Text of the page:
The court held that "unlike the wage reductions in Bunny’s Waffle, these (reductions) were presented . . . as essential to the continued operation of Greyhound’s business. Unlike the employees in Bunny’s Waffle Shop, petitioners left work because of an ongoing, unresolved dispute over the terms of the agreement under negotiation, not because of conduct by Greyhound unrelated to an ongoing dispute or negotiations to resolve it."

      In another wage reduction court case, the Martinez case, the court again held the claimants left due to the trade dispute within the meaning of Section 1262, and not during the course of the dispute, under Section 1256. In this case, the collective bargaining agreement between the United Farm Workers of America and Egg City expired on September 1, 1985. In August 1985 negotiations began for a new contract, and the employer’s proposals included a reduction in wages. According to the employer, the wage cuts were a critical part of the employer’s bargaining position due to its unfavorable competitive position. No new agreement was reached and in April 1986 the employer began implementing changes in working conditions which included wage cuts of 27 to 33 percent; the wage cuts in combination with the reduced benefits comprised a 34 to 41 percent earnings reduction. The claimants took strike action on June 24. The claimants contended they left work because of the wage cuts and thus were not subject to disqualification, under Section 1262. They argued they were victims of a "constructive lockout" and voluntarily left their work with good cause, within the meaning of the Bunny’s case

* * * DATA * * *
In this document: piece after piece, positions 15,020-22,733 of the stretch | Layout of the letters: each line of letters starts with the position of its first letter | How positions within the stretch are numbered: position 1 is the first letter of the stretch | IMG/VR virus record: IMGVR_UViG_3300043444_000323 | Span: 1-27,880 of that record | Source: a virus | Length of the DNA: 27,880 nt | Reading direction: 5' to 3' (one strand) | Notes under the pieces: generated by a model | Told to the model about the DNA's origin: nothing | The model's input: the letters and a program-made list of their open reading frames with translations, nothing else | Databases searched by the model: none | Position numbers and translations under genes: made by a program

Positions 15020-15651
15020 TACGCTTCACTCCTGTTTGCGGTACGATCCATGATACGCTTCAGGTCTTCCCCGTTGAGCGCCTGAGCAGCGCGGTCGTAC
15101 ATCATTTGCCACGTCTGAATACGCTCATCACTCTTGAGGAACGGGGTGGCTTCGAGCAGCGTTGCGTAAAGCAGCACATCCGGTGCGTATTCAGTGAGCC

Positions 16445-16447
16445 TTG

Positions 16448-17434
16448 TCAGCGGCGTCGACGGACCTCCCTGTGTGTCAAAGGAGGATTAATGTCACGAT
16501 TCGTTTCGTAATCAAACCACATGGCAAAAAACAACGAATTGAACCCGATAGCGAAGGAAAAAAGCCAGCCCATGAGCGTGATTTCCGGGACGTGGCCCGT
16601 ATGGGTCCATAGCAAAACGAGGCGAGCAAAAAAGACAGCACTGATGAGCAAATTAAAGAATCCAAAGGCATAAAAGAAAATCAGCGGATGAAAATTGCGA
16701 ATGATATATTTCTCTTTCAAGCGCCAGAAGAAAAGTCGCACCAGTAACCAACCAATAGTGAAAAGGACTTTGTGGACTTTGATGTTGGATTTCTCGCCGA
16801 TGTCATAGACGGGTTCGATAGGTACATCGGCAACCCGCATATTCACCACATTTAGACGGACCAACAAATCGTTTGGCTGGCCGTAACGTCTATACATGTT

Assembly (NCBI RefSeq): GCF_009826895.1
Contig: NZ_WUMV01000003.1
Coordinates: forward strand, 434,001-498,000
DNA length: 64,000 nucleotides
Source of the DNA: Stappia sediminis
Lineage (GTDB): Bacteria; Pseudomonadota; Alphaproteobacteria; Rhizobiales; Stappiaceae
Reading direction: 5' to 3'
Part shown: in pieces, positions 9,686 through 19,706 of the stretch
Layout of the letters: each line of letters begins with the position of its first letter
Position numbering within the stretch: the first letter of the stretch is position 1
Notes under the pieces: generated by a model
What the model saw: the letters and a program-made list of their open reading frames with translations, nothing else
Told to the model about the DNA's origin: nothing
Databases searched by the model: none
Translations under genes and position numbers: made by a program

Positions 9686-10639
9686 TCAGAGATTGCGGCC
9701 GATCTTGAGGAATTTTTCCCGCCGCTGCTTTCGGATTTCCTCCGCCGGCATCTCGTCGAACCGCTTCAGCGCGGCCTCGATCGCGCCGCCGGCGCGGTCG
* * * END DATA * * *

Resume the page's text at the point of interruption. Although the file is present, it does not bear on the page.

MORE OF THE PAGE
The Court of Appeal held the claimants disqualified under Section 1262. The court concluded that this case was different than Bunny’s because in Bunny’s, the new working conditions and wages which were implemented were not bona fide proposals. In Martinez, the reduction in wages were an integral part of the employer’s bargaining position and not a ploy or weapon to force the union to accede to its demands.

    2. Leaving of Work Due to Respecting an Informational Picket Line:

      There may be instances when a claimant respects a picket line and the issue to be resolved would be under Section 1256. This is true if the picket line is an informational picket line. An informational picket line is established for the purpose of informing the public of the union’s general position regarding a particular issue, e.g., the employer may be paying less than union wages. There are no negotiations between the employer and the union. The union has not presented demands to the employer. An informational picket line, by itself, would be an insufficient basis to conclude there is a trade dispute. Accordingly, the leaving under these circumstances must be considered a voluntary leaving under Section 1256.